Once I got off a lightly populated London-Underground train at a main station, and suddenly, coming toward me, were hundreds of football (soccer fans), almost all young, male, rowdy, loud, and drunk--even though they were going to, not coming from, a match. I felt like one fish swimming in the wrong direction, schools of fish swimming toward me. Except these were humans, not fish, and their bodies were preceded by their noise. Finding a wall right-quick seemed the thing to do, so I did, and the mass of amped-up humanity passed and filtered onto trains. I did get a whiff, though, of that mob-mentality that can go wrong so quickly. The more common collective affect, if not mentality, of the commuting masses is perhaps more telling about us as a species, however, than that dangerous potential quickening of mob-thought.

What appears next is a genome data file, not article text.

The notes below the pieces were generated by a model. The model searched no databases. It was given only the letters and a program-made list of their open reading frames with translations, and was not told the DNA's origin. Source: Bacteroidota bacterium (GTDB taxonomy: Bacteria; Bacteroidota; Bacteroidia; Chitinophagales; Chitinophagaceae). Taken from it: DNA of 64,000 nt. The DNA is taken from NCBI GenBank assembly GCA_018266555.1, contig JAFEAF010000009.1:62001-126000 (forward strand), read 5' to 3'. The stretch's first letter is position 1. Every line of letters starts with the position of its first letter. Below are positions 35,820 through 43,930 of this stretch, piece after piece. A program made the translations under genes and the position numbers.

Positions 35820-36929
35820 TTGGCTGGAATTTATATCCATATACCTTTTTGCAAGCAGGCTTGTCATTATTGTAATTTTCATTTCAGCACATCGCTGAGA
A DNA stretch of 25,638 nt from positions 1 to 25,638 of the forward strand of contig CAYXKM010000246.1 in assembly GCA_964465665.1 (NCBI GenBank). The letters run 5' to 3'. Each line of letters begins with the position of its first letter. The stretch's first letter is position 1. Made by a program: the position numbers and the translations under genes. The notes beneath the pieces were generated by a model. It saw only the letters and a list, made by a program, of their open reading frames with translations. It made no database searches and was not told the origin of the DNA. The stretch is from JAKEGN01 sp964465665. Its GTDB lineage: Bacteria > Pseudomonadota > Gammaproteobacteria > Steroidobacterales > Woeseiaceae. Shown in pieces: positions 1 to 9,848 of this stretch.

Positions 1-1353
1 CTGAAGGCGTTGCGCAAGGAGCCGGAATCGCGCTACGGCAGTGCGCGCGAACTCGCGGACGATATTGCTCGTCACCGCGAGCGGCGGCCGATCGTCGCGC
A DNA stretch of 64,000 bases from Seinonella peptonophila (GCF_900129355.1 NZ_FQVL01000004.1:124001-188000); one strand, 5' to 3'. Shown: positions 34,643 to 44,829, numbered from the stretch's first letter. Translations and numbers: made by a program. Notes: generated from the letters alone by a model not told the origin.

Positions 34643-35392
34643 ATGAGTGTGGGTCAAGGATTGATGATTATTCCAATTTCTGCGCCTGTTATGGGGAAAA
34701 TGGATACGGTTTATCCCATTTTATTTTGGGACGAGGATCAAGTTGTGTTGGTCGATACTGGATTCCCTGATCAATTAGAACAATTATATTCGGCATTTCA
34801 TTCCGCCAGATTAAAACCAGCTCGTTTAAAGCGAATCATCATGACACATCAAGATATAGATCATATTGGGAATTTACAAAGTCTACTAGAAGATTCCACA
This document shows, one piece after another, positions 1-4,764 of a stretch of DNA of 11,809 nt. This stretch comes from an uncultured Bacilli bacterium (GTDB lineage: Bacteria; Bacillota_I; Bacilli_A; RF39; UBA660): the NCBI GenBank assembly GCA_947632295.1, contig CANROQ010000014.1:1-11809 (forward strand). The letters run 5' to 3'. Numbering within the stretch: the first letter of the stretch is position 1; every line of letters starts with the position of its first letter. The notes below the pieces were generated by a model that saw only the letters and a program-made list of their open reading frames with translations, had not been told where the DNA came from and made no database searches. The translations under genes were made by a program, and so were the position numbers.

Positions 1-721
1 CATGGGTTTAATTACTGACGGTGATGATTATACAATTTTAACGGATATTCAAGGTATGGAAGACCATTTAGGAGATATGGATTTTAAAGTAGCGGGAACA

At Frustration Station, crates
of bad karma get off-loaded,
vats of bile sit in storage, and
tickets turn to paste. Conductors
have called a halt. Engineers
weep, and tunnels belch hot wind
recirculated from the 1930s.
Departures and arrivals melt
into one immobile blob. Turnstiles
turn into chrome gun-barrels aimed
at one another. Vermin gnaw
the wires of ambition. Only the fiddler
playing for oily coins puts on
a cheery, sticky smile.
These faces, these faces, these
faces twist toward scream.
Copyright 2007 Hans Ostrom